NEW YORK -- Amid champagne and moving boxes,
The newspaper's Manhattan employees were busy packing up in their storied stone building on West 43 d Street and moving the newsroom into a new tower just a walk to the south. It's also a leap into the 21st century -- a 52-story, ceramic-and-glass skyscraper filling a block of Eighth Avenue between 40th and 41st streets, packed with the latest technology.
The paper's final Page 1 meeting in the old building started at 12:30 p.m. -- a ritual gathering of editors selecting the best of "All the News That's Fit to Print," the motto coined by the late Times publisher, Adolph S. Ochs.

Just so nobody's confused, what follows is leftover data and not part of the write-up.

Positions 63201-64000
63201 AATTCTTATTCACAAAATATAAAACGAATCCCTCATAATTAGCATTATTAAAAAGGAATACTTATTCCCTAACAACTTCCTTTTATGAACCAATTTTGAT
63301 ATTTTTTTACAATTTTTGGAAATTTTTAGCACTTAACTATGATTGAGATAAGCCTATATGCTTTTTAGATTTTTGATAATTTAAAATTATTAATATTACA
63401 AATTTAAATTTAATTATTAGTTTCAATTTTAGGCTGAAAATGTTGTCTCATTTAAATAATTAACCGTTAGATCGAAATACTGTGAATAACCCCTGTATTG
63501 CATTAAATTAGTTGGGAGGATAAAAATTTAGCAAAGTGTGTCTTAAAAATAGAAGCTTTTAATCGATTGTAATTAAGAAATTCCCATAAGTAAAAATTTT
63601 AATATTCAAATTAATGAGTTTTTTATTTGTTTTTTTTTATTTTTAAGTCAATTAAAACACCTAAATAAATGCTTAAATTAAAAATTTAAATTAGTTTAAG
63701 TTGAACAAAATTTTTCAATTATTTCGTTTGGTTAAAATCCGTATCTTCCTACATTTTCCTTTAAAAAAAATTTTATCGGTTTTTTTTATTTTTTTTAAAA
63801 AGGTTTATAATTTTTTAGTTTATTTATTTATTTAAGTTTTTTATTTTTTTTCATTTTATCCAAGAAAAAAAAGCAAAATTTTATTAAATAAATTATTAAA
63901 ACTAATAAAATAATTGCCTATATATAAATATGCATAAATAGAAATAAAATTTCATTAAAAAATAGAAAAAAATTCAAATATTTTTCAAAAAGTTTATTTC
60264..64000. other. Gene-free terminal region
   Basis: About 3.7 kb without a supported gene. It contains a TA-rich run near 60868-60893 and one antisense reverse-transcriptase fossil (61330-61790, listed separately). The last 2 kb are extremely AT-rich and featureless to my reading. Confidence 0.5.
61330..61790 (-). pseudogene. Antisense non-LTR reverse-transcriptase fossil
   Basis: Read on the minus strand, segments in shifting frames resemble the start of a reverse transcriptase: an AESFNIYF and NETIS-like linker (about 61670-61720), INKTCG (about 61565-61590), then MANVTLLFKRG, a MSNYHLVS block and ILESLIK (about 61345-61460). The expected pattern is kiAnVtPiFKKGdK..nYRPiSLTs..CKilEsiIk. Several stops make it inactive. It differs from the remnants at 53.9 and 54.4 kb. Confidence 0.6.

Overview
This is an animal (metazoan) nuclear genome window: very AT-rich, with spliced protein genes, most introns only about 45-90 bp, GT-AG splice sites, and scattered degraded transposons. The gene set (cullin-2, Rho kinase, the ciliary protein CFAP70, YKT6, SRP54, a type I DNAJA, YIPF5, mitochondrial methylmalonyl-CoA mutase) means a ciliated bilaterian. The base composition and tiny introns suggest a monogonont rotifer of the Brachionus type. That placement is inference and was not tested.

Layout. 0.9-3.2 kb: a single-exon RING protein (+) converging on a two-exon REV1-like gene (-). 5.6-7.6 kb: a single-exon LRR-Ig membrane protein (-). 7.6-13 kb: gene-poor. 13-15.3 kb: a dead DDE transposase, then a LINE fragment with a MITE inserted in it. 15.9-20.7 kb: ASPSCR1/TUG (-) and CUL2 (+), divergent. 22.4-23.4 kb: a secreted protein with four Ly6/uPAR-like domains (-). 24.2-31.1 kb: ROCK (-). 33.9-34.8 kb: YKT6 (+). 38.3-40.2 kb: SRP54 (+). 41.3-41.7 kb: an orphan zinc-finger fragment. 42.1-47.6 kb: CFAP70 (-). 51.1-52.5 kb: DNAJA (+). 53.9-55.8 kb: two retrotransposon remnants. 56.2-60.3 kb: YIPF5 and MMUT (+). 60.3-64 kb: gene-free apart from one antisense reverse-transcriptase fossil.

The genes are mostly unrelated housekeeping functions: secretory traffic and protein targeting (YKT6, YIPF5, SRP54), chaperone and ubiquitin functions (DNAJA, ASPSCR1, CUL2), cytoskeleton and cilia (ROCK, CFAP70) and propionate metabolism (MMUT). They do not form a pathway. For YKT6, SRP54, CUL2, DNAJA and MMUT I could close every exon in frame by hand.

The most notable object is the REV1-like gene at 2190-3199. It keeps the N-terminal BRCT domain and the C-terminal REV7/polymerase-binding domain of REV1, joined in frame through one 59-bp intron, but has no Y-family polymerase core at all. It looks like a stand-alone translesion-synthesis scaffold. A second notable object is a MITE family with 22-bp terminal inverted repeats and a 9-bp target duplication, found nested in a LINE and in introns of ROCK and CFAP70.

A champagne cork popped over the table as weekend editor Marty Gottlieb announced "the last issue of The New York Times in this venerable building."
With early -- or "bulldog" -- editions of today's paper already out, Gottlieb and about a dozen editors reviewed the top news and any changes for later editions.
By midnight, the last paper edited in the old Times building would be out. And by this morning, the weekend staff was to be at the new building working on tomorrow's paper.
The new building, opposite the Port Authority Bus Terminal, is still walking distance from the paper's namesake location, Times Square. An earlier home of the newspaper, the Times Tower, opened in 1904. Now known as One Times Square, it is the building from which the New Year's ball descends each year. The Times moved from that spot to the French Gothic style edifice on West 43 d Street in 1913.
The latest building was a joint venture between The New York Times Co. and Forest City Ratner Cos. It was designed by Italian architect Renzo Piano in collaboration with the Manhattan-based architectural firm of Fox & Fowle.